A Veltri

University of Naples Federico II, Napoli, Campania, Italy

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Publications (1)4.14 Total impact

  • Source
    A Michelotti · M Farella · L.M. Gallo · A Veltri · S Palla · R Martina ·
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    ABSTRACT: It has been suggested that occlusal interference may increase habitual activity in the jaw muscles and may lead to temporomandibular disorders (TMD). We tested these hypotheses by means of a double-blind randomized crossover experiment carried out on 11 young healthy females. Strips of gold foil were glued either on a selected occlusal contact area (active interference) or on the vestibular surface of the same tooth (dummy interference) and left for 8 days each. Electromyographic masseter activity was recorded in the natural environment by portable recorders under interference-free, dummy-interference, and active-interference conditions. The active occlusal interference caused a significant reduction in the number of activity periods per hour and in their mean amplitude. The EMG activity did not change significantly during the dummy-interference condition. None of the subjects developed signs and/or symptoms of TMD throughout the whole study, and most of them adapted fairly well to the occlusal disturbance.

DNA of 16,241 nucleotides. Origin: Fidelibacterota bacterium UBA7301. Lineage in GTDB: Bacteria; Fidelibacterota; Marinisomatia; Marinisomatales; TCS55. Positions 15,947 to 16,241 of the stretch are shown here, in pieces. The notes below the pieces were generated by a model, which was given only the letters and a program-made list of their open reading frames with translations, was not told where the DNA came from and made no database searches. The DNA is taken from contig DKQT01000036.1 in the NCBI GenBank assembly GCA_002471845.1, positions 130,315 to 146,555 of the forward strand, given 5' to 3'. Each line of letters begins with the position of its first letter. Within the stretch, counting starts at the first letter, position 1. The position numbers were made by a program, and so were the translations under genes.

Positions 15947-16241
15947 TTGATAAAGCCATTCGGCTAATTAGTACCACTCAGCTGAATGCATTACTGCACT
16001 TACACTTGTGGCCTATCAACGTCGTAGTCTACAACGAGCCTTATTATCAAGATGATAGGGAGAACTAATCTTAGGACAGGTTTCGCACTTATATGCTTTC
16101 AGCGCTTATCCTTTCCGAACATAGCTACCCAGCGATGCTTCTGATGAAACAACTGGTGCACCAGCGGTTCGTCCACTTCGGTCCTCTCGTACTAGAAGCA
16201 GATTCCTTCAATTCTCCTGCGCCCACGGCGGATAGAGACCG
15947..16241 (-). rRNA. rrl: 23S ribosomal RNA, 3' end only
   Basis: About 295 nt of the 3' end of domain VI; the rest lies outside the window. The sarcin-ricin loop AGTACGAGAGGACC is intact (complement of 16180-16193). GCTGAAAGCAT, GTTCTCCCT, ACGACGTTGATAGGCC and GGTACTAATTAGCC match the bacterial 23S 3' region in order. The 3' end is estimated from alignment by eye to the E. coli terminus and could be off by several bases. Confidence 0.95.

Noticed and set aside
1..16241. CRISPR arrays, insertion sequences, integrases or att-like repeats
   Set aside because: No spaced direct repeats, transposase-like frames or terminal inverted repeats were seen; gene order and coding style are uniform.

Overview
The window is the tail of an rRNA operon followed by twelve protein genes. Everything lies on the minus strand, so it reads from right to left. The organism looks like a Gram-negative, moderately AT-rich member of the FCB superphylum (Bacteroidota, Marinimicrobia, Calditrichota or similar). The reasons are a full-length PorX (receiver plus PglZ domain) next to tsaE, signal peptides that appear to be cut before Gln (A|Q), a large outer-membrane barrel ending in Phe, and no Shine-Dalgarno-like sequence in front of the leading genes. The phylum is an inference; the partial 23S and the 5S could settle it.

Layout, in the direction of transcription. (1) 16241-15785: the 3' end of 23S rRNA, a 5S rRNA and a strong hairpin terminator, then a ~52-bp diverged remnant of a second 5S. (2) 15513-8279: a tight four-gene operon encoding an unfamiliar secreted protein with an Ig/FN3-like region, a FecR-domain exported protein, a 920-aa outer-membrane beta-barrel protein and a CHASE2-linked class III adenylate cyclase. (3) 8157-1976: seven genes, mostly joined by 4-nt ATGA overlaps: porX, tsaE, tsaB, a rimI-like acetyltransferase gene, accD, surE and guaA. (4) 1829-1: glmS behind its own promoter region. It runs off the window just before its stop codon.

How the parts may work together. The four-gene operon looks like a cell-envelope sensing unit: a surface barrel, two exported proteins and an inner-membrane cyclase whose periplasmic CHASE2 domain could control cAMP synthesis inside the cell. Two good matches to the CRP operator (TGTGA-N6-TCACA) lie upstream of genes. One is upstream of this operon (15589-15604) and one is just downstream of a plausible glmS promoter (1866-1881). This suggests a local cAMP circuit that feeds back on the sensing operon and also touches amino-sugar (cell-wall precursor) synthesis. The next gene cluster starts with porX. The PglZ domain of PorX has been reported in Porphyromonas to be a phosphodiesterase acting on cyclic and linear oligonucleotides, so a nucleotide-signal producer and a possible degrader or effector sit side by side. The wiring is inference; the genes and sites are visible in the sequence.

Journal of Dental Research 08/2005; 84(7):644-8. DOI:10.1177/154405910508400712 · 4.14 Impact Factor